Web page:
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Benedetto MARCELLO (1686-1739)
Sonata No. 1 in F major [5:47]
Sonata No. 2 in D minor [8:36]
Sonata No. 3 in G minor [5:06]
Sonata No. 4 in E minor [8:10]
Sonata No. 5 in G major [5:32]
Sonata No. 6 in C major [7:18]
Sonata No. 7 in B flat major [6:26]
Sonata No. 8 in D minor [7:35]
Sonata No. 9 in C major [5:37]
Sonata No. 10 in A minor [8:15]
Sonata No. 11 in G minor [5:39]
Sonata No. 12 in F major [4:19]
Jacques Vandeville (oboe); Jean-Michel Louchart (organ)
rec. July 2014, L’Abbatiale de Saint-Cyprien-en Périgord
SYRIUS SYR 14166 [78:07]

Benedetto Marcello was the youngest of six children to a family in the Venetian nobility. His brother Alessandro was also known as a great composer. Benedetto is best known for his hundreds of cantatas and remembered for a satirical pamphlet, ‘Téatro alla moda’, which targeted Antonio Vivaldi and decried a decline in composition and quality of performance.

The twelve Op 2 sonatas are almost entirely ‘Church Sonata’ in form and derive from the beginning of Benedetto Marcello’s career. These aren't filled with famous tunes, though you can easily hear how this Italian style influenced Handel. Marcello introduced variety in the form of dance movements which include gavottes, minuets, sarabandes and gigues. The Sonata No. 12 has an extended Ciaccona which became one of his most widespread works in the 18th century in its version for solo harpsichord. As is common for these kinds of pieces the actual instrumentation is quite free. For this recording the Grenzing organ in Saint-Cyprien-en-Périgord forms a delightful backdrop to Jacques Vandeville’s oboe. The rich acoustic is perfect for these translucently notated pieces.

There are a few minor negatives about this otherwise highly attractive recording. Each sonata appears on a single access point, and I can imagine most students of these works appreciating the separate movements being cue-able separately. The other point is one which may not affect the very casual listener, but I was on occasion slightly discomforted by some dodgy moments in more technically demanding movements. Vandeville can be a little inconsistent rhythmically, and passages such as from the 7th minute on in the Sonata No. 2 keep you on the edge of your seat, and not entirely for the best of reasons. Organist Jean-Michel Louchart is alert and the two musicians hold everything together for the most part.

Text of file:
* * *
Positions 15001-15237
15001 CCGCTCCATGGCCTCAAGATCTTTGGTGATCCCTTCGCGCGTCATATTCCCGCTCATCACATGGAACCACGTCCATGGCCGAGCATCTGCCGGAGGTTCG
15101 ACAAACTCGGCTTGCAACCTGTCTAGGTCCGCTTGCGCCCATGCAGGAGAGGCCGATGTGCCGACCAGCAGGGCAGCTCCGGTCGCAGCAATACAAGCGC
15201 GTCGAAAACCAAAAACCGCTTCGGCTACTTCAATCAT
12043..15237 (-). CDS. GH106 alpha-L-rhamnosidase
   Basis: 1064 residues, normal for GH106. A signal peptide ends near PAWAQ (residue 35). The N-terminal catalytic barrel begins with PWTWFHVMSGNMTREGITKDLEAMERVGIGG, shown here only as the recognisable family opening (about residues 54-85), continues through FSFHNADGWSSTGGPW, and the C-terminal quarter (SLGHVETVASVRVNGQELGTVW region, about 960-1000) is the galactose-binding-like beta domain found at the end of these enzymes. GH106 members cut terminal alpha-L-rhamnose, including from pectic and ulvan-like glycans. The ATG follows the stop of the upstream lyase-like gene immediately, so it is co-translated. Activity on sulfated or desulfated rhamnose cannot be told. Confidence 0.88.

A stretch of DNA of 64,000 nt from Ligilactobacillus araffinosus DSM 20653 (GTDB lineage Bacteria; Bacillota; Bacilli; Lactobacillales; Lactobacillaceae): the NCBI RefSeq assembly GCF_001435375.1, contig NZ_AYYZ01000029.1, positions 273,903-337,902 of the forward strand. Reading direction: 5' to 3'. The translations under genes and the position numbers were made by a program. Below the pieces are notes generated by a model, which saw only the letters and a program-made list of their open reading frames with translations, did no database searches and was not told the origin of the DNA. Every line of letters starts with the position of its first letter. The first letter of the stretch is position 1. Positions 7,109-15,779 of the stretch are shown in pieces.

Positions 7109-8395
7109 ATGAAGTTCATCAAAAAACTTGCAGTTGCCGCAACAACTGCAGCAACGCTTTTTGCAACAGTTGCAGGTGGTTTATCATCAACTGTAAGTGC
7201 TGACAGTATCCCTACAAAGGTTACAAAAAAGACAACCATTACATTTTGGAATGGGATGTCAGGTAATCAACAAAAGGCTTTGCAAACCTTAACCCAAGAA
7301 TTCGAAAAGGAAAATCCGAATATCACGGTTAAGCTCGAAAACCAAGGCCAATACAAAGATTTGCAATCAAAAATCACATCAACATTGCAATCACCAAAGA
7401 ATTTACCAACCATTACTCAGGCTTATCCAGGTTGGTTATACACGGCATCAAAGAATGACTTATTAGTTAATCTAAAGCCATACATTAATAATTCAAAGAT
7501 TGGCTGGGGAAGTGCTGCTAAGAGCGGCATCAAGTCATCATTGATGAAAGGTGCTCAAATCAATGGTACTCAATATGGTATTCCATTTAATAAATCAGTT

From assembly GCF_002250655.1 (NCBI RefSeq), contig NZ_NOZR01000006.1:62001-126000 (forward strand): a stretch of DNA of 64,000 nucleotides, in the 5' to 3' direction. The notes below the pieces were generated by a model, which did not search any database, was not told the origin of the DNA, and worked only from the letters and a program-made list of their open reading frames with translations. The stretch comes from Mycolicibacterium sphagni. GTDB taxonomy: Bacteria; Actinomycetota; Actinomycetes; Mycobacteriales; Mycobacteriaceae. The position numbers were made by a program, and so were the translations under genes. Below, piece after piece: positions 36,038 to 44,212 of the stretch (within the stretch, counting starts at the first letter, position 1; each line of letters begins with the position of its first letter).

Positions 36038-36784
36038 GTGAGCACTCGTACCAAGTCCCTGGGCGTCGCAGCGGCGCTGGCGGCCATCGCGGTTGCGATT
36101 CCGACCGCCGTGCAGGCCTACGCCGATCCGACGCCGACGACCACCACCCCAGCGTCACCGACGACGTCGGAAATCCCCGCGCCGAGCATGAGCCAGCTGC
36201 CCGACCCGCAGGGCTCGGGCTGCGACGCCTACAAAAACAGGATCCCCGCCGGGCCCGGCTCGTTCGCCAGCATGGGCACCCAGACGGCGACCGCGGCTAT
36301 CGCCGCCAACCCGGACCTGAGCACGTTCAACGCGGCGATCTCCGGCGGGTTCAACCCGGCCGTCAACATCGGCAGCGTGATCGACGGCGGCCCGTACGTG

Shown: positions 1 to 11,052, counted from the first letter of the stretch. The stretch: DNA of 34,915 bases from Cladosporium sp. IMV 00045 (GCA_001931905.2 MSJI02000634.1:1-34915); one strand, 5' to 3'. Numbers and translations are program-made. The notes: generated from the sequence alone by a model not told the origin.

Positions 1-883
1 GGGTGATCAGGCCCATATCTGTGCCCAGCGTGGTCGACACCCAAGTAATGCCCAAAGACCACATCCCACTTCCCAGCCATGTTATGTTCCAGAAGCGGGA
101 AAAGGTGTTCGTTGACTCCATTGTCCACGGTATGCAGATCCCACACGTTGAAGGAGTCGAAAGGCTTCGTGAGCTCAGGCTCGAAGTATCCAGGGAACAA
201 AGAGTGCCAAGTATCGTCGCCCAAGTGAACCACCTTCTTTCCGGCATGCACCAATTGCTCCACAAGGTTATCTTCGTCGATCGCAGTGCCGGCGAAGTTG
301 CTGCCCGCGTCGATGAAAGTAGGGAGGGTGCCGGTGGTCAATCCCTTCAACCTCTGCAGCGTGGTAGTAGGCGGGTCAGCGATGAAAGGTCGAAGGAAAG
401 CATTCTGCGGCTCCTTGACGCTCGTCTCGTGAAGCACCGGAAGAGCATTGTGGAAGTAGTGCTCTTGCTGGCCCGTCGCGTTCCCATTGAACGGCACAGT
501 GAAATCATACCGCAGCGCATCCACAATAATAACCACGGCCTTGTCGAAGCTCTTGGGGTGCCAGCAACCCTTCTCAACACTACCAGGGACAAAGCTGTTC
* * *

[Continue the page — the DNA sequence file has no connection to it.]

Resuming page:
While this CD may not be entirely blemish free, the organ/oboe combination works very well. There is plenty of variety in colour from the accompaniment, making for a very pleasant listen indeed. Slower and more expressive movements are performed with sensitivity, and Jacques Vandeville’s oboe sound has an appealing vibrato - two words which rarely go together, and even less so in music of this period. The solo line sounds natural and is unaffected by over-florid ornamentation. In terms of comparison I haven’t found any with comparable instrumentation. Recorder and harpsichord are somewhat dryly presented by the Accademia Claudio Monteverdi Venezia on the Arts label (review), and preferable to this might be the Lyremar Trio on Centaur if they weren’t so pedestrian. More lively is Il Rossignolo on Tactus (review), though the surging breathing of recorder player Martino Noferi in the slow movements reminds me of a very badly warped LP. These are all with harpsichord and not really in the same ball-park. Having this Op. 2 on a single disc is a treat, and despite my technical quibbles this fuss-free organ and oboe account has now become my first choice.

Dominy Clements